It was!

I loved it all over again!

‘The Eye of Love’ is a quirky and charming fairy-tale romance like no other that I have ever read.

29372657It tells the story of a middle-aged couple: Miss Dolores Diver, a rather gawky middle-aged lady, who wears a comb in hair and shawl around her shoulders because believes she has the looks and the character of a Spanish Rose type; and Mr Harry Gibson, a rather stout gentleman who has inherited responsibility for his family business.

In the hands of some authors such characters would appear silly or foolish; but not in Margery Sharp’s hands. She writes about them with great wit, with great affection, and with understanding of their foibles and their perception of each other, looking through the eye of love.

She made me love them, and she made them utterly real.

A rather eccentrically dressed lady I see in town might be a Miss Diver; a quite unremarkable man I see dressed for business might be a Mr Gibson.

I love that!

I love that every single person I might pass in the street has their own life story to be told, and – I hope – somebody who sees them through the eye of love.

Harry & Dolores had happy years together, enjoying simple pleasures and precious hour that they spent together, but they were to be separated. Harry’s business was struggling, he had a chance to make that business – and his widowed mother’s life – secure, but that depended on his marrying the daughter of his new business partner.

He didn’t like it at all, but he knew that he had to do the right thing

The lovers are both distraught, and while Dolores struggles to manage without Harry’s financial and practical support, Harry struggles to work up any enthusiasm for the wedding and new home that his mother and his fiancée are happily planning.

What will happen?

Will true love conquer all?

cc207ceb20d74b024e2fb3160e096d40Wrapped around this romantic comedy is the beginning of the story of Martha, Miss Diver’s orphaned niece. Martha is a stolid and self-possessed little girl, a true individual who is sweetly oblivious to the cares and concerns of others and sails through life’s storms, set on the course that she knows is right for her.

Martha’s passion is art, and all she wants to do is draw the world around her. She is single-minded in her quest for the materials and the time she needs to do that, and along the way she both helps and hinders her aunt in her new role as a landlady; as well as acquiring a very interesting and very sensible patron.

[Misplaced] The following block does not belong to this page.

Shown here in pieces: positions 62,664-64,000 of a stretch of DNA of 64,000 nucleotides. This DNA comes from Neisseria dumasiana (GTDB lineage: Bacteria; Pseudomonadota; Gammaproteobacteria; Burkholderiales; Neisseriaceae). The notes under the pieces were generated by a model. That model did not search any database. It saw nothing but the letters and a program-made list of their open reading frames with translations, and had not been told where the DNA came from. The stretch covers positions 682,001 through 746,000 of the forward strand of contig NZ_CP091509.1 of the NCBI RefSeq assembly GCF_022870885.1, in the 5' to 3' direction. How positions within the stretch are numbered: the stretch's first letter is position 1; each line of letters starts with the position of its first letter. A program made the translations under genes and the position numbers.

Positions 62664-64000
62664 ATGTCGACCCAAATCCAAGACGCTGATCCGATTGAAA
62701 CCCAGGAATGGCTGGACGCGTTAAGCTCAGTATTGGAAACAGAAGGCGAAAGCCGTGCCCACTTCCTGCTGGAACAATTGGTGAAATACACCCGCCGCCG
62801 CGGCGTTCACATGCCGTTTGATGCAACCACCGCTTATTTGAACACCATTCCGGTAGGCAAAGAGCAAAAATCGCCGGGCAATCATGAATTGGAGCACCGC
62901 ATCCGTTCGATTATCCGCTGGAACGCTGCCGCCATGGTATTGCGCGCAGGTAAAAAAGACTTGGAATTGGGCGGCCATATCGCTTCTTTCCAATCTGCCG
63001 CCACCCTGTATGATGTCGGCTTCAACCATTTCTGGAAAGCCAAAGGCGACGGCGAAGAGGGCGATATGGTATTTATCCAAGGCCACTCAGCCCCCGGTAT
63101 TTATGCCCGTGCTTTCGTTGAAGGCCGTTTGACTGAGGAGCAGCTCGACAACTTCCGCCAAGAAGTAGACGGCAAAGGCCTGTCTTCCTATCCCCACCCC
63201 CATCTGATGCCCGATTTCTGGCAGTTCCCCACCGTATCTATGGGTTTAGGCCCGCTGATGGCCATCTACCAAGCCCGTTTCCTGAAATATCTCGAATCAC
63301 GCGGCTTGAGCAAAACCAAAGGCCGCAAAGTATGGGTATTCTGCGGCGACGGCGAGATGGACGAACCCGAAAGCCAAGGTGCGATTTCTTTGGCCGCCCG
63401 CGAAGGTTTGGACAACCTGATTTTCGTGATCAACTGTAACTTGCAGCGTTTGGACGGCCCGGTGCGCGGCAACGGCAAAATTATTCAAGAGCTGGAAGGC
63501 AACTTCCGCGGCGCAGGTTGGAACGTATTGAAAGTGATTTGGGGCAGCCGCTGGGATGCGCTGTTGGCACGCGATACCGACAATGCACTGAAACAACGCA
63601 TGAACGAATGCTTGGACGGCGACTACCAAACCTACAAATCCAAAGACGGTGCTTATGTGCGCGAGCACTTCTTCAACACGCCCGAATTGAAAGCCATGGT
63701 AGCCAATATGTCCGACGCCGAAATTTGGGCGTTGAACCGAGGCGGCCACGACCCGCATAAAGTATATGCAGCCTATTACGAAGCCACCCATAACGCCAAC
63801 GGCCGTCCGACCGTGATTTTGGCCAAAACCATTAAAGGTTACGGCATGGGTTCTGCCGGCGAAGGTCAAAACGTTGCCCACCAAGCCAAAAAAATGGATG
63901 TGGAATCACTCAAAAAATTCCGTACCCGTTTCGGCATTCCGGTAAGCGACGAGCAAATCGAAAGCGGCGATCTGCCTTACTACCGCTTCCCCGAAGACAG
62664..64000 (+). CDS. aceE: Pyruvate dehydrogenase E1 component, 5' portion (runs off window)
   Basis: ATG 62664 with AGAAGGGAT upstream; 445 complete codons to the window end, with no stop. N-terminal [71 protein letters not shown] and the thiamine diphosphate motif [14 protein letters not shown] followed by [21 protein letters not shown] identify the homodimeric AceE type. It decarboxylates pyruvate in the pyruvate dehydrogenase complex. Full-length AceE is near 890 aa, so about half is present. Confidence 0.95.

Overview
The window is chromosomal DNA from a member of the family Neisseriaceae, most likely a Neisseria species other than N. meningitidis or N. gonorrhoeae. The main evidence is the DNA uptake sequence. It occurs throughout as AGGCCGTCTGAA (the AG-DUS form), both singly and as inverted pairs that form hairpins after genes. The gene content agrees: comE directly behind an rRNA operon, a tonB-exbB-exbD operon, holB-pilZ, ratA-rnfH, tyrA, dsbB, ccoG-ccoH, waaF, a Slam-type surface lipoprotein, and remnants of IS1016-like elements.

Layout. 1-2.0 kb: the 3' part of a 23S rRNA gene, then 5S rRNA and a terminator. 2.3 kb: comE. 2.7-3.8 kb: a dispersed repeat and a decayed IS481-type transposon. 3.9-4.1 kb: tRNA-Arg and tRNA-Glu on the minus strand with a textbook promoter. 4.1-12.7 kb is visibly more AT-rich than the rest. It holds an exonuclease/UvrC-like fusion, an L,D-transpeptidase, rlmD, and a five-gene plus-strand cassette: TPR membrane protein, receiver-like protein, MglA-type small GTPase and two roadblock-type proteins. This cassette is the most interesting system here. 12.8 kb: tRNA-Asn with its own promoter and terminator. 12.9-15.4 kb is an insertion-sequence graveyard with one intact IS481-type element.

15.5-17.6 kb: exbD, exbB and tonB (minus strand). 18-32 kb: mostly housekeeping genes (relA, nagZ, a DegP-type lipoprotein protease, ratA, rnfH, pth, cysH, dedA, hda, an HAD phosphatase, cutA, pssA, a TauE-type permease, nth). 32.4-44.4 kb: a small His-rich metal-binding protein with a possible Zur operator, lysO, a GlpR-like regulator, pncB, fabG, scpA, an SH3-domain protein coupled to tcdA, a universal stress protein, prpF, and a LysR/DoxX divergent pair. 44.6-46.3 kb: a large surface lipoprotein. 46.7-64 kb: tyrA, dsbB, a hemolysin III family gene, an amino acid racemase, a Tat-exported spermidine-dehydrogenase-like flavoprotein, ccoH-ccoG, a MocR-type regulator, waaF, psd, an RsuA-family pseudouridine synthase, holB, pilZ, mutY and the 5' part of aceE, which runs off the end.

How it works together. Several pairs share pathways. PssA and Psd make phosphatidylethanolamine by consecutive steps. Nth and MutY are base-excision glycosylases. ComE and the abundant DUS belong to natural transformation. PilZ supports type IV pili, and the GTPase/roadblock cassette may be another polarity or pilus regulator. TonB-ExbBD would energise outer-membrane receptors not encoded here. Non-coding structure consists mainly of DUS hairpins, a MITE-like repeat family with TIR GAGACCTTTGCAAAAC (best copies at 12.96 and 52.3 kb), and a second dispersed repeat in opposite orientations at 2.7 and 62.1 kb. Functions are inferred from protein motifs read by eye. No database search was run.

Margery Sharp spins a story that is both lovely and clever in this book. Her writing has both wit and charm, and is acute without ever being unkind. I think that she understood, and that she smiled at her characters.

There are so many lovely details, and a great many moments that strike a chord.

I loved the friendship that blossomed between Harry and his future father-in law. I was entertained by the machinations of the ladies who worked in Harry’s showroom. I was concerned when Dolores’s lodger took her to be a wealthier woman that she was and began to lay plans. I had horribly mixed feeling as I saw how happy and proud Harry’s mother was during the wedding preparations. I was interested in what Martha learned as she drew the gas oven.

Those are just a few of a great many things.

Most of all,  I cared  about the plight of the star-crossed lovers.

I knew the ending I wanted –  and of course I remembered it from the first time I read the book – but I didn’t remember exactly how the story got there until it did.

That ending  – and the whole story – was so cleverly constructed and so well told.

I loved the balance of the predictable and the unpredictable.

The first time I read ‘The Eye of Love’ I saw Dolores and Harry as the stars, and it was only when I moved on the sequels that I realised how significant it was that this was the beginning of Martha’s story.

She is definitely a one-off, but she is also an archetypal Margery Sharp heroine: an honest and independent woman, following her own instincts rather that social convention, and charting her own, independent course through life.

I have to love that!

You really should meet Martha. And Harry. And Delores. And Mr Joyce ….

I’m sorry that I shall be leaving Dolores and Harry behind, but I’m looking forward to following Martha’s adventures when she goes to art school in Paris all over again.